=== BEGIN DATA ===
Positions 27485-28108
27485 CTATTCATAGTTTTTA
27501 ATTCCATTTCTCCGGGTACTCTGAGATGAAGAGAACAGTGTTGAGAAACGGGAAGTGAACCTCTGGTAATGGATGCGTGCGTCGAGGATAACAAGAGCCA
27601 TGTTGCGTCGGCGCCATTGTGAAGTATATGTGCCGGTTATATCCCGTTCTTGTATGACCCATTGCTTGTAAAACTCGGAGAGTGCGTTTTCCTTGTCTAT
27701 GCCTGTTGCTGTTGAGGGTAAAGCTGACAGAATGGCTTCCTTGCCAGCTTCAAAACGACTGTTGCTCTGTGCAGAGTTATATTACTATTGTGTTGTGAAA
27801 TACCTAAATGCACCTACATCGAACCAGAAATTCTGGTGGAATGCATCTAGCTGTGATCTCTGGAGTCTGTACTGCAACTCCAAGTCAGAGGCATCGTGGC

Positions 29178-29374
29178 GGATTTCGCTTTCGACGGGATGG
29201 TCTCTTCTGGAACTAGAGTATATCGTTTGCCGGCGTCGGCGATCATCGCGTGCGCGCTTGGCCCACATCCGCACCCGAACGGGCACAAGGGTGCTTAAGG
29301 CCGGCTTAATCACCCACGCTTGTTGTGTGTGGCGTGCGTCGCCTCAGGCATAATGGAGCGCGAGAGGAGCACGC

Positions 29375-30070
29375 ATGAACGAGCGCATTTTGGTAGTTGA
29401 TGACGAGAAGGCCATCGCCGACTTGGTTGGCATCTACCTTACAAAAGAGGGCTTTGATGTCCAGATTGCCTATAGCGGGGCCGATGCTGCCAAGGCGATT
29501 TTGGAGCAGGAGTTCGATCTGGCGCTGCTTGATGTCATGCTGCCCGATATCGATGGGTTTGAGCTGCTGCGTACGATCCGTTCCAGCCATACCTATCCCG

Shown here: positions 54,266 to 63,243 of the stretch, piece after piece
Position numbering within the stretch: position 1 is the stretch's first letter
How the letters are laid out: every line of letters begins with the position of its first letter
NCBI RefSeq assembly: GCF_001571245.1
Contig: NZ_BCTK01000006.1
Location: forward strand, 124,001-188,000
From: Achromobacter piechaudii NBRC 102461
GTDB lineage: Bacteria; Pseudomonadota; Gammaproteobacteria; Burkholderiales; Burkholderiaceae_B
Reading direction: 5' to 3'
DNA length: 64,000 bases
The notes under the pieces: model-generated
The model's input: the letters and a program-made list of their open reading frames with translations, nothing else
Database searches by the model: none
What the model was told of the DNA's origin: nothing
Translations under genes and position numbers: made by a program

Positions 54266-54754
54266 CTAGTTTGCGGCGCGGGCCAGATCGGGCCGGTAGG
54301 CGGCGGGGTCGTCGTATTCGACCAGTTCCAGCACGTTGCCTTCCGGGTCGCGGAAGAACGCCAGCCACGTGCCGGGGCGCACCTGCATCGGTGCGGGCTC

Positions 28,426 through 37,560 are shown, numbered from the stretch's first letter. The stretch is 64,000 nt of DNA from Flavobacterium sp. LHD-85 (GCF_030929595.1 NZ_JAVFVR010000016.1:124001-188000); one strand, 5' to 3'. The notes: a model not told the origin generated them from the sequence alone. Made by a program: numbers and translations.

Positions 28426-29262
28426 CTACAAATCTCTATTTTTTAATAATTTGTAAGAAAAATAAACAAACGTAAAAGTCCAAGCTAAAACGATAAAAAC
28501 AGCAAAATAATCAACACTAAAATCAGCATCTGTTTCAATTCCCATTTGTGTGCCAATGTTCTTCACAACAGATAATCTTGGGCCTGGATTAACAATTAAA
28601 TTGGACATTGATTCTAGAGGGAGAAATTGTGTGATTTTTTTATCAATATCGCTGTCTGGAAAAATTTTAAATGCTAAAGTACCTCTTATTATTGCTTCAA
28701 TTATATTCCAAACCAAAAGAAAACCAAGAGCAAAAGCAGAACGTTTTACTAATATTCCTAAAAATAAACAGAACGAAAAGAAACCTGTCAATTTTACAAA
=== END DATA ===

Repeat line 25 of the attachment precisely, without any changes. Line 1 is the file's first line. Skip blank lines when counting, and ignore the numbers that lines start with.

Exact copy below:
The notes under the pieces: model-generated